Peru’s Congress last week took the first step to repeal language which makes violence against gays and transsexuals a hate crime.
The congressional constitutional commission, controlled by the Popular Force party of Keiko Fujimori, voted on April 4 to repeal Article 1 of Decree 1323, which lists motives such as race, religion and sexual orientation as aggravating circumstances in case of a crime.
After five hours of debate, the commission voted along party lines to remove the terms from the legislation which would impose harsher punishments for murdering women, domestic violence and gender-based violence. Congress will consider the motion in the coming days.
“Everything has to do with the conservatism of the Fujimori party which, considering they have the majority of seats in congress, creates roadblocks in the legal battle to protect the most vulnerable populations such as the LGBT community,” says Erika Almenara, a native of Peru and assistant professor of Spanish at the University of Arkansas.
“The Fujimori party is old-fashioned and continues to consider those who self-identify with an alternative gender or sexuality as sick, perverse, etc. As such, the party does not believe such individuals deserve protection.”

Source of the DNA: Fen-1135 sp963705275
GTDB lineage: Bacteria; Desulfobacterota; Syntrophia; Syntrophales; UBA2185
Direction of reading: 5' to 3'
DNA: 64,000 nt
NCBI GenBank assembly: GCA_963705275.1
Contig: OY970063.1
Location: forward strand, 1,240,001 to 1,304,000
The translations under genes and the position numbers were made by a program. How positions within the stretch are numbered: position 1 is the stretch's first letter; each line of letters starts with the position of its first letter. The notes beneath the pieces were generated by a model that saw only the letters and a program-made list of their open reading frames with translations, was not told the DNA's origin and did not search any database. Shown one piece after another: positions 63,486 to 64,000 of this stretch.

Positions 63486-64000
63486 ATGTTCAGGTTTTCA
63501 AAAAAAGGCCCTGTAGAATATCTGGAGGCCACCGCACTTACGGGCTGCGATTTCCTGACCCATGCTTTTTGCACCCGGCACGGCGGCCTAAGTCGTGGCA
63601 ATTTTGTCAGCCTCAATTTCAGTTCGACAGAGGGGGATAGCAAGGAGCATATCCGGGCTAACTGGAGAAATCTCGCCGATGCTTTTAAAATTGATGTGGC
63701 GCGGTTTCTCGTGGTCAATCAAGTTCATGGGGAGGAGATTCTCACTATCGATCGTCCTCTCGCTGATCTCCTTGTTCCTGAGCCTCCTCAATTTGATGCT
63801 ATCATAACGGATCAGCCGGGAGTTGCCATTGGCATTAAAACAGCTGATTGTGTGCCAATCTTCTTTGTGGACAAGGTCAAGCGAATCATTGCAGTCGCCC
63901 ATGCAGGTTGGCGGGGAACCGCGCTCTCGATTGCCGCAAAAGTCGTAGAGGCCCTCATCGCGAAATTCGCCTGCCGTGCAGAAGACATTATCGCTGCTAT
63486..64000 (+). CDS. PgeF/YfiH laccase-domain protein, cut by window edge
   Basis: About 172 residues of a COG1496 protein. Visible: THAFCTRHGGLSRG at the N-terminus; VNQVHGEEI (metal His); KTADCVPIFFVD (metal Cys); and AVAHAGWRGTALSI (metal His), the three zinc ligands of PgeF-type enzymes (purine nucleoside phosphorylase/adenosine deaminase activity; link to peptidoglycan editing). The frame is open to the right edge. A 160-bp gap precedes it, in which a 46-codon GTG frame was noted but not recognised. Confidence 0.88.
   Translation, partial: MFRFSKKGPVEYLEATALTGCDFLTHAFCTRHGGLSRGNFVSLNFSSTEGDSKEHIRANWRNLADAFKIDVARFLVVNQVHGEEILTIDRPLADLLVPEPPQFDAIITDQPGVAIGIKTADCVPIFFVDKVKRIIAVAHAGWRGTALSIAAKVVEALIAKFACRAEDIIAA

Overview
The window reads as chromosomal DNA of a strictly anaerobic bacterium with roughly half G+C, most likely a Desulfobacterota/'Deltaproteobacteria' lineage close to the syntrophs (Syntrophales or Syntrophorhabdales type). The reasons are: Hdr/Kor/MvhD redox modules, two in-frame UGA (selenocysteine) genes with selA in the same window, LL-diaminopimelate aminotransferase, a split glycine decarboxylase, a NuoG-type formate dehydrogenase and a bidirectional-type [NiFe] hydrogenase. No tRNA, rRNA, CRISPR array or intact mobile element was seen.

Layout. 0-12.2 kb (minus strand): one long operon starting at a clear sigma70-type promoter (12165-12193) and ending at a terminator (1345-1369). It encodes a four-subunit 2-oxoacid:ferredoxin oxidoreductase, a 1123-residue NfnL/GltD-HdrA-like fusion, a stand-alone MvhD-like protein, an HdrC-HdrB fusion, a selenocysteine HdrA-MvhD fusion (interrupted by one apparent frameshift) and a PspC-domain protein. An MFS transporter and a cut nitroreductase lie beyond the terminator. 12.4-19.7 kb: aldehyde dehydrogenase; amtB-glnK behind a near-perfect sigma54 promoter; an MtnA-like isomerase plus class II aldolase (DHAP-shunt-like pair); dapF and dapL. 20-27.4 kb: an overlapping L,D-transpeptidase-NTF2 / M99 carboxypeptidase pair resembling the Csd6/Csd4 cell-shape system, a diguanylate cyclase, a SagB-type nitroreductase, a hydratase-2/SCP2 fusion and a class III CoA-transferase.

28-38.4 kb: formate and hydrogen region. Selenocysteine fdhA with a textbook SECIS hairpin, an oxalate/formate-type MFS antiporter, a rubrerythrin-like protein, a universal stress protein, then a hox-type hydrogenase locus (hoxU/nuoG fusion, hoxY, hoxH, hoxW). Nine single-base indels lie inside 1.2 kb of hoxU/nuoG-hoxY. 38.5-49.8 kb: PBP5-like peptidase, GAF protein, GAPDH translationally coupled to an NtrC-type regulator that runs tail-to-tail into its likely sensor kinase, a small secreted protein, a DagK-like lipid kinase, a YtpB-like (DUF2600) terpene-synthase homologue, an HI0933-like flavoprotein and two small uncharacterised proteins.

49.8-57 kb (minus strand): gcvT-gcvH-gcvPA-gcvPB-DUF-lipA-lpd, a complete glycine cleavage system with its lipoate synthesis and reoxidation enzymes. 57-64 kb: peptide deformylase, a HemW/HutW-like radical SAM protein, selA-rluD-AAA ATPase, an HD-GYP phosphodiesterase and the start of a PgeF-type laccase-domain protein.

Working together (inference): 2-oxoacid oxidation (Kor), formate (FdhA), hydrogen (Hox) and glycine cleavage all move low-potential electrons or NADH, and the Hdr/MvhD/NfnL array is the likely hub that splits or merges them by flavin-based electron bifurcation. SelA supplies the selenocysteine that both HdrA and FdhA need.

The inclusion of gender identity and sexual orientation in the legislation was applauded by the LGBT community as an effort to prevent acts of discrimination against gays, lesbians, bisexuals and transsexuals, and its potential removal has inspired protests in Lima, Arequipa and Trujillo.
“Eliminating such classification in cases of hate crimes from the penal code only amplifies the already existing lack of protection and discrimination experienced by LGBT people in this country,” Joel Jabiles, events coordinator for Amnesty International Peru, told Peru 21.
“It’s problematic that this decision is being justified with the rational that we are all equal,” said Ana Izquierdo, a visual artist and founder of Encuentro, a performance art group in Lima. “The reality in Peru is that we are being killed for a specific reason, so there should be a law that doesn’t make excuses under the pretense of ‘homogeneity’ in regards to human rights, but rather recognizes the diversity of and offers justice to each community and their specific needs. Especially when certain communities are at elevated risk.”
According to the Observatory of LGBT Rights and HIV/AIDS, a community organization in Peru, 174 homicides and 382 cases of violence against LGBT persons have been registered across the country since 2005.
A plenary session of Congress voted against a proposal to include sexual orientation and gender identity as aggravating circumstances in cases of discrimination in 2013.